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Education key in supporting Irish planning system

Words: Laura Edgar

Planning academics at University College Dublin (UCD) have said the school’s role is “even more important” today, as the country faces housing, transport and climate change challenges, than when it was founded 50 years ago.

Having educated close to 1,000 planners since the planning school at UCD was founded in 1966, Dr Eoin O’Neill, director in environmental policy at the university, said it has been “fundamental" to Ireland’s development over that period.

“A planning system supported by highly-educated planners and research expertise is critical to bring about the right types of policies to address present and future challenges facing the country,” O’Neill said.

Dr Mick Lennon, who lectures in planning and environmental policy, said the scale of urbanisation generates major questions about how cities and towns should be governed and how environments are adapted to climate change. Additionally, there are questions surrounding how the challenges of infrastructure deficits, the housing shortage and shifts in housing tenure are addressed.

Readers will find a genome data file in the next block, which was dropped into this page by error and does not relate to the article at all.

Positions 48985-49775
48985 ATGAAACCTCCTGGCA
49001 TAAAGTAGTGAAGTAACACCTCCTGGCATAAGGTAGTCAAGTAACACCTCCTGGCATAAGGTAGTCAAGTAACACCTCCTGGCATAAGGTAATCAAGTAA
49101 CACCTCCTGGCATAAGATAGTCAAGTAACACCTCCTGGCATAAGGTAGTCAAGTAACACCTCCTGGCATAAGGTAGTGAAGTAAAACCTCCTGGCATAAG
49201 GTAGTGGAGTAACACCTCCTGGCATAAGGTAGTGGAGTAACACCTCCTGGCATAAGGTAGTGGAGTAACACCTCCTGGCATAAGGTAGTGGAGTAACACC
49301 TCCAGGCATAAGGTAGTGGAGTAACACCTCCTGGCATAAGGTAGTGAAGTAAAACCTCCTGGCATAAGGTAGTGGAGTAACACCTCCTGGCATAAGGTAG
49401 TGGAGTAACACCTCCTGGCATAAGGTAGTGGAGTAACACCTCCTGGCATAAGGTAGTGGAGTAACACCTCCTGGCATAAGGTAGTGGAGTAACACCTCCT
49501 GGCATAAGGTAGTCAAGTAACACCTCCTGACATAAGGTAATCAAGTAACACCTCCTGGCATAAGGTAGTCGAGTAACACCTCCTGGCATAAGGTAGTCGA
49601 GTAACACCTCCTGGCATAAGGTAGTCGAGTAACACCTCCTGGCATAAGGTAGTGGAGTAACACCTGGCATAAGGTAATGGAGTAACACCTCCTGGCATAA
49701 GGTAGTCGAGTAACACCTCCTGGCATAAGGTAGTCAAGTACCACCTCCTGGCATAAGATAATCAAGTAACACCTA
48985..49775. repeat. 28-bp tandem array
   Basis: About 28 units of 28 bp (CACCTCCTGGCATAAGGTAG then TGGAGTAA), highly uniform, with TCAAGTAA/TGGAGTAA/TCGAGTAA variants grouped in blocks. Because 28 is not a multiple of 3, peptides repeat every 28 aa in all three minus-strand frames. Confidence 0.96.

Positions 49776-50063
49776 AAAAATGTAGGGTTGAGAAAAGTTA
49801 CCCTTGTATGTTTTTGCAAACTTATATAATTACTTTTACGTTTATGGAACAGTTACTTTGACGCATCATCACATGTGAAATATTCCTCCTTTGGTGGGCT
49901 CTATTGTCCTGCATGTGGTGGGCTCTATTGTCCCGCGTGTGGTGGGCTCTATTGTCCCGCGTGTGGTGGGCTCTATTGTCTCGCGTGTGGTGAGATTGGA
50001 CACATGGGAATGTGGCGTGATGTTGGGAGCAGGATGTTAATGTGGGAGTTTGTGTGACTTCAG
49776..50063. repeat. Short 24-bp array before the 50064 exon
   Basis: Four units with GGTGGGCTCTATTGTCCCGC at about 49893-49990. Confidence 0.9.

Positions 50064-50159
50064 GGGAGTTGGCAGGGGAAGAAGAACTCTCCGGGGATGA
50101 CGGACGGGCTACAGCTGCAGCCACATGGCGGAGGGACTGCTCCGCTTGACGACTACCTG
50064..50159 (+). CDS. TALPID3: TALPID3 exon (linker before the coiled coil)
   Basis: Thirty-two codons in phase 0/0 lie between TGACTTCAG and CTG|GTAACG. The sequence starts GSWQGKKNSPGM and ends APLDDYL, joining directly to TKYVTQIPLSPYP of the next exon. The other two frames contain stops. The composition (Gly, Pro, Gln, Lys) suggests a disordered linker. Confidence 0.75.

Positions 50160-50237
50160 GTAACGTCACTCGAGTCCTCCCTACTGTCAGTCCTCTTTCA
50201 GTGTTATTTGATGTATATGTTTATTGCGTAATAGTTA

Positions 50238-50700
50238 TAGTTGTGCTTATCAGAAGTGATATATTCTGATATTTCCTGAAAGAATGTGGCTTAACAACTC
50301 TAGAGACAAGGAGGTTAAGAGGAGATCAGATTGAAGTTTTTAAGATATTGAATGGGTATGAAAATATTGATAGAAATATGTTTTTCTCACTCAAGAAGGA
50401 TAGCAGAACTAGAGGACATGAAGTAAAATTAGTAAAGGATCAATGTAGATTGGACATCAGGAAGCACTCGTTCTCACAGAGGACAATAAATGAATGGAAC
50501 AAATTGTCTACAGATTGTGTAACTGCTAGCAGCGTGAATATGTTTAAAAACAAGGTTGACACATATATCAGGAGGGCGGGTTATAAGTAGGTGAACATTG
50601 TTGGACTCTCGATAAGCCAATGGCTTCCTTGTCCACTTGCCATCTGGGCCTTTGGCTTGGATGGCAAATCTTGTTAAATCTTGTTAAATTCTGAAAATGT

“It also requires discussion about a progressive future development pathway for rural Ireland,” Lennon said.

The planners said it is critical that there is an extensive body of research to inform policy makers and practitioners.

The planning school has undertaken a variety of work, from housing provision and affordability to the development of sustainable communities in the context of changing demographics and cultural traditions.

To celebrate the 50-year anniversary of the school and the “emergence of increasing numbers of policy-related discussions that interface with the planning system” as the economy grows, UCD is holding a series of seminars called Planning Futures.

The seminars aim to “stimulate debate about the role planning can play in addressing the future challenges” that face Ireland.

More information can be found here.

Image credit | University College Dublin